Drug-use disorders, criminality and self-harm increase the risk for violent crime and premature death not only in patients with schizophrenia, but also in their unaffected siblings, researchers report.
“Therefore, a combination of population-based and targeted strategies might be necessary to reduce the substantial rates of adverse outcomes in patients with schizophrenia and related disorders”, suggest Seena Fazel (University of Oxford, UK) and colleagues in The Lancet Psychiatry.
The 38-year study included 24,297 Swedish people with schizophrenia and related disorders, 26,357 of their unaffected siblings, and 485,940 controls from the general population who were matched to the patients by age and gender.
Within 5 years of first diagnosis, 10.7% of men with schizophrenia and related disorders were convicted of a violent offence, 2.3% died from suicide and 3.3% died prematurely (before the age of 56 years). The corresponding figures for women were 2.7%, 1.5% and 2.0%.
Compared with the general population, men with schizophrenia were 6.6 times more likely to commit a violent crime, 18.3 times more likely to commit suicide and 8.1 times more likely to die prematurely, while female patients were 14.9, 31.1 and 8.1 times more likely to have each of these adverse outcomes, respectively.
Eric Elbogen and Sally Johnson, from the University of North Carolina-Chapel Hill School of Medicine, USA, highlight these findings in an accompanying comment. They point out that there was “a substantially stronger link between schizophrenia and suicide than between schizophrenia and violence”, even though “news coverage of schizophrenia and other psychiatric disorders often focuses on violence and crime.”
They add: “This study is perhaps the first to directly report data showing that in people with schizophrenia and related disorders, self-directed violence is a greater problem than is violence directed towards others.”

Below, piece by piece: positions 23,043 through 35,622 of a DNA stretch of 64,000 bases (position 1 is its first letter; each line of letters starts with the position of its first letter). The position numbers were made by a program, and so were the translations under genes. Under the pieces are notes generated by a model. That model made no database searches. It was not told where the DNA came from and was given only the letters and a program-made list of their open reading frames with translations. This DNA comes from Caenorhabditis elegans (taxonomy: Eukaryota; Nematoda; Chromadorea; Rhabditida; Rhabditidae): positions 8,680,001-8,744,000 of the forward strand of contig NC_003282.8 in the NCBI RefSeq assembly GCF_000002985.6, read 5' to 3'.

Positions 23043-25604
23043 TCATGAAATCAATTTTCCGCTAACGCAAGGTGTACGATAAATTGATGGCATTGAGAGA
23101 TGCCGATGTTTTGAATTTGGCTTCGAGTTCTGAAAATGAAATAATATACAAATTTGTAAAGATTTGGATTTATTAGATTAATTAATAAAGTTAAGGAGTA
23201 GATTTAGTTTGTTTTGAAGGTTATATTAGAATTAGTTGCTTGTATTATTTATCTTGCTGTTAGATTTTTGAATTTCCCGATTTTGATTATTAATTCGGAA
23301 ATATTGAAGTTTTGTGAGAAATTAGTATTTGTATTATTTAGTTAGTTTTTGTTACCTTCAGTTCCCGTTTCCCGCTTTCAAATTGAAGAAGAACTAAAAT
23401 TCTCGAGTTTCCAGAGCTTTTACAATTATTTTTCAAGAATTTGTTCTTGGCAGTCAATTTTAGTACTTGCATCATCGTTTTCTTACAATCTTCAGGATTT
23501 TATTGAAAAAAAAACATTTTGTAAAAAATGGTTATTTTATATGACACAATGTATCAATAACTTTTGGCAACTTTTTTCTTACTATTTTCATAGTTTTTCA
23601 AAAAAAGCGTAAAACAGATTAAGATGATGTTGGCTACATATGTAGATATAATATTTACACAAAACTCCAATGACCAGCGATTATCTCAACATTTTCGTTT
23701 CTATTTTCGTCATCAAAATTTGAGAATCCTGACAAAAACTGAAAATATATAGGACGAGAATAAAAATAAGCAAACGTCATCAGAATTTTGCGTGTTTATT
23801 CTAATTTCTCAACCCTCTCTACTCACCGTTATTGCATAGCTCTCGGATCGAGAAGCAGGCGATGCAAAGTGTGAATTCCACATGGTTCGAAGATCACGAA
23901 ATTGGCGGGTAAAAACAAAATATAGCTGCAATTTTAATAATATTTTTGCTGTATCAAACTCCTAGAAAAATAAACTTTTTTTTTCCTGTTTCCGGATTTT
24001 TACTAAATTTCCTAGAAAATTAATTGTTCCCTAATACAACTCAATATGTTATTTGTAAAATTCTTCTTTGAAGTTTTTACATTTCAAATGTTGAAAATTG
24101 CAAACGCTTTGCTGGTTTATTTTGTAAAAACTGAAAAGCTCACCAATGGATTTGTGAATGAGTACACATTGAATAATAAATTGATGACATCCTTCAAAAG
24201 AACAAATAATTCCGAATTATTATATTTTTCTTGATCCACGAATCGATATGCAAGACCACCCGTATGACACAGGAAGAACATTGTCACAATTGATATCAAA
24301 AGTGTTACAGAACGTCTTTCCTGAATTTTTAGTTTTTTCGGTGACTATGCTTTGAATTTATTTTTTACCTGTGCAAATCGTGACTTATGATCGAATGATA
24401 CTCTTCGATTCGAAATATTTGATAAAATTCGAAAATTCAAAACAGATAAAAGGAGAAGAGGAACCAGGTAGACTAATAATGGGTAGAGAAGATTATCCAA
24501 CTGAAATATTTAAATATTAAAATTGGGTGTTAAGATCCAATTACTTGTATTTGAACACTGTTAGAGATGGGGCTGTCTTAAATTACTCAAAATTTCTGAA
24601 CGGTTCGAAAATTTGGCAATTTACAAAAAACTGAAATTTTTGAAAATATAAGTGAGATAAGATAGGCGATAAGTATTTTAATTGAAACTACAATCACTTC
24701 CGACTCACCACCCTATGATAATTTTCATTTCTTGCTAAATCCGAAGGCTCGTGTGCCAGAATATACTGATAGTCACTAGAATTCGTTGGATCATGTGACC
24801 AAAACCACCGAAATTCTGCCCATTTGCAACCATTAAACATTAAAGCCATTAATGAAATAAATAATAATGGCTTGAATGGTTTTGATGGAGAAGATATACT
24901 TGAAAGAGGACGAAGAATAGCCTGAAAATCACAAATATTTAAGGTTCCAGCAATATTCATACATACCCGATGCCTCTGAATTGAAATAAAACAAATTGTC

Drug use disorders, a history of violent crime and self-harm typically increased the risk of all three adverse outcomes for patients with schizophrenia and their unaffected siblings, compared with the general population. The hazard ratios for these events ranged from 1.3 to 7.2 and were generally higher in the siblings than in the patients.
However, the researchers point out that many other risk factors, such as relationship status and family income, were not shared across the different outcomes but were specific to individual outcomes in men or women. This suggests that “risk assessment and management might have to be carefully tailored for specific outcomes”, Fazel and co-authors remark.
The team also observed that the rate of violence and suicide increased more rapidly over the study period in the patients with schizophrenia than in their unaffected siblings, when compared with the general population. At the same time, the number of inpatient nights per year decreased and this decrease appeared to be associated with increased violence, but not with suicide or premature death.
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